Baby boomers can have fun, improve their fitness, and create or strengthen friendships with bicycling. And riding an electric bike makes getting back into bicycling even easier.
Here are five tips to help you get back into riding a bike.
Tip No. 1: Decide to Ride
You’re online reading an article about how to get back into biking, so odds are good you are “thinking about” riding again. Now stop thinking and decide.
“Decision is the ultimate power,” according to motivational expert Tony Robbins. “Making a decision puts you in control.”
Once you have committed to biking for fun, fitness, and friendship, nothing will stop you.
- Fun. Bicycling is fun. Riding an e-bike even more so. Listen to this podcast with Pete Prebus.
- Fitness. Riding an e-bike could combat type-2 diabetes, improve cardiorespiratory performance, and boost brain function.
- Friendship. Bicycling is social. You’ll meet new folks or spend more time with loved ones. See Bill’s comments about e-bikes and couples.
Tip No. 2: Get the Right Bike
Riding a bike, particularly an e-bike, is going to be a great source of pleasure. It should be easy on joints, flexible in intensity, and a significant benefit to your health and wellbeing.
But many of these benefits can go south in a hurry if you don’t have the proper bike, set up in the right way. So take the time to find a bicycle that fits you and the sort of riding you’ve decided to do. If you have knee pain, try moving your seat up. If you have neck or back pain, try a more upright handlebar position. Here are some resources.
- The Complete Electric Bike Buyer’s Guide
- The EVELO Electric Bike Fit Consultation
- Bike Seat and Handlebar Position Video
Tip No. 3: Find a Riding Companion
“Now if you think about being on a traditional bicycle, you’re like ‘hey honey, let’s go for a bike ride,’” said EVELO’s Bill Cummings.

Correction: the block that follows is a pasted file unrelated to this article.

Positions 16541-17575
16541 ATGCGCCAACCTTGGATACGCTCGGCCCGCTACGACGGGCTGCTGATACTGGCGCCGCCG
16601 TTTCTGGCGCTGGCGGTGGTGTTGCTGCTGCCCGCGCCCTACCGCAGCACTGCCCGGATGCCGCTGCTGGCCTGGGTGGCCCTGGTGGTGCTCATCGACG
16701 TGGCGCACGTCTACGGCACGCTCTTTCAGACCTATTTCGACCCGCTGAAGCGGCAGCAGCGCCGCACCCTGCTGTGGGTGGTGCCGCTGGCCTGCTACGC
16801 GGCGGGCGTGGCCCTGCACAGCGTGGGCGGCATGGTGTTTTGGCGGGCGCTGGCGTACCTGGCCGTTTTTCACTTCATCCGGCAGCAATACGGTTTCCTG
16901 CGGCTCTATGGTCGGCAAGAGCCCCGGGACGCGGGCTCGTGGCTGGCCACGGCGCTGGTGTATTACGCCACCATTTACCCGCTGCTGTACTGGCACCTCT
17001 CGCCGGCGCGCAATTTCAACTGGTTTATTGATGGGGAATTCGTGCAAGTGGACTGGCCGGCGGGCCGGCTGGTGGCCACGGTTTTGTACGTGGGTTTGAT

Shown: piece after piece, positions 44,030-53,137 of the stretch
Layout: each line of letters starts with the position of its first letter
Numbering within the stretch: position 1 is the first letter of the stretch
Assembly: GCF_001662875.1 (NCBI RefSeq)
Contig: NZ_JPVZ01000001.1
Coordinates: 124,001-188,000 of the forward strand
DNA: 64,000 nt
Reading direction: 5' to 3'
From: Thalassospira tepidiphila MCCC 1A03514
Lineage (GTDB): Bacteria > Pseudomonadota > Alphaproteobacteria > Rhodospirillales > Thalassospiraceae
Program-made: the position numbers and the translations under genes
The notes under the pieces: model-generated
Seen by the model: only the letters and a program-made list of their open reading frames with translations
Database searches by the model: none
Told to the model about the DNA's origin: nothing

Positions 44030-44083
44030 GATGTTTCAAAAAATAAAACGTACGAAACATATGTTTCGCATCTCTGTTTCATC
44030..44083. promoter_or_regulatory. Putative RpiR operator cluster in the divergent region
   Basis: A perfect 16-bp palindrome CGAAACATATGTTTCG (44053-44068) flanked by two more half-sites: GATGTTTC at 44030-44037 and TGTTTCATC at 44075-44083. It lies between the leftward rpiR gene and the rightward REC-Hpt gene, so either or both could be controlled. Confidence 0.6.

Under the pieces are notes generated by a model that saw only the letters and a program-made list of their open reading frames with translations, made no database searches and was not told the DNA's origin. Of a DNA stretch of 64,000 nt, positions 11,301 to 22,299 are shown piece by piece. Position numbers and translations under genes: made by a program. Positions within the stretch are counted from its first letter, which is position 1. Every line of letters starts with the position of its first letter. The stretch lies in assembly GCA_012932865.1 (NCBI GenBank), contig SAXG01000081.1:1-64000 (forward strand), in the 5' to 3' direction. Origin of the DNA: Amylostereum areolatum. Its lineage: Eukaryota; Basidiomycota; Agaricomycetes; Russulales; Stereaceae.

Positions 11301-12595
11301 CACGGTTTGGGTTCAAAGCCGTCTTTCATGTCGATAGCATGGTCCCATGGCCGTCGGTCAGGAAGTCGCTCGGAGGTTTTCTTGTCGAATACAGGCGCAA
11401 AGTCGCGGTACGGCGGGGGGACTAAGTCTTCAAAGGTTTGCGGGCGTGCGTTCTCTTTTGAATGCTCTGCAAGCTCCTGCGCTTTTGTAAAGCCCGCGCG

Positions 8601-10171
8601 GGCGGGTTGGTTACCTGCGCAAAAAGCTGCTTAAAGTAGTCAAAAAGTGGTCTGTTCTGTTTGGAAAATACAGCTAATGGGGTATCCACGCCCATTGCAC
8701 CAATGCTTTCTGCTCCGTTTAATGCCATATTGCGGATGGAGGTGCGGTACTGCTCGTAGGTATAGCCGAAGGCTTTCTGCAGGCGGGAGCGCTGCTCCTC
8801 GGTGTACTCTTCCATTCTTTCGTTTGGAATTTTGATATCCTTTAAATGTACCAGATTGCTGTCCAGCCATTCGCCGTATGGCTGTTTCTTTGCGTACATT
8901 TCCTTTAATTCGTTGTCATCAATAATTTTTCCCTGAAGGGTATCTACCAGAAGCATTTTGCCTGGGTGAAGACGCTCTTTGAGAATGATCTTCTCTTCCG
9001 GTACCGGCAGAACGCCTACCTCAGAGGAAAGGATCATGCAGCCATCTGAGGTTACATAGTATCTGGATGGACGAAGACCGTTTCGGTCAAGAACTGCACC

“Naturally, one person is stronger and faster than the other and typically it turns into this situation where somebody is three blocks ahead going ‘ah, hurry up.’ The other person is behind going ‘I feel bad and would you slow down.’ Then they finally meet up and then there’s maybe a little bit of conflict and that romanticized view of a bike ride together suddenly turns into a conversation and nobody’s having any fun.
“That changes on an electric bike. You could choose, one person could use the motor less, one person can use the motor more and suddenly you’re rolling down the beach together going look at the beautiful sunset. It really is transformational and it becomes that idealistic view of a bike ride together that we all think of when you head out.”
Bill was speaking specifically about riding as a couple, but some of the same things apply for riding with friends or family members. For example, imagine trying to ride with an 11-year-old grandson. He is likely to want to ride fast and tackle some serious hills.
Electric bikes balance out the differences in riding ability and let you really enjoy riding with friends and family. In turn, riding with friends and family will help to motivate you as you get back into bicycling again.
Your goal then is to find a riding companion. This might be your spouse or partner. A relative could be a great riding partner. You could recruit a friend from work. Or maybe join a local bicycling club.
Tip No. 4: Find a Good Place to Ride
Bicycling in heavy traffic in the United States is, frankly, not terribly safe. The U.S. sometimes lacks good bicycle infrastructure, and while this is changing significantly, you want to be mindful when you plan your rides. This is especially true when you’re just getting back into bicycling.
- Look for local riding groups. They may have route or trail recommendations.
- Check out the Rails-to-Trails Conversancy. They have many trail guides.
- Check with the parks and recreation department in your community.
- Finally, consider a bike route planning app. You might choose the Strava Route Builder, the Komoot Planner, Bikemap.com, Google Maps, or similar.
Tip No 5: Track Your Progress
Few things feel as good as success. So as you get back into riding, track and monitor your progress.
The aim is not to start out as a great distance cyclist, but rather to get just a little better every week. The good news is that there are plenty of apps available to help you. Here are a few to consider.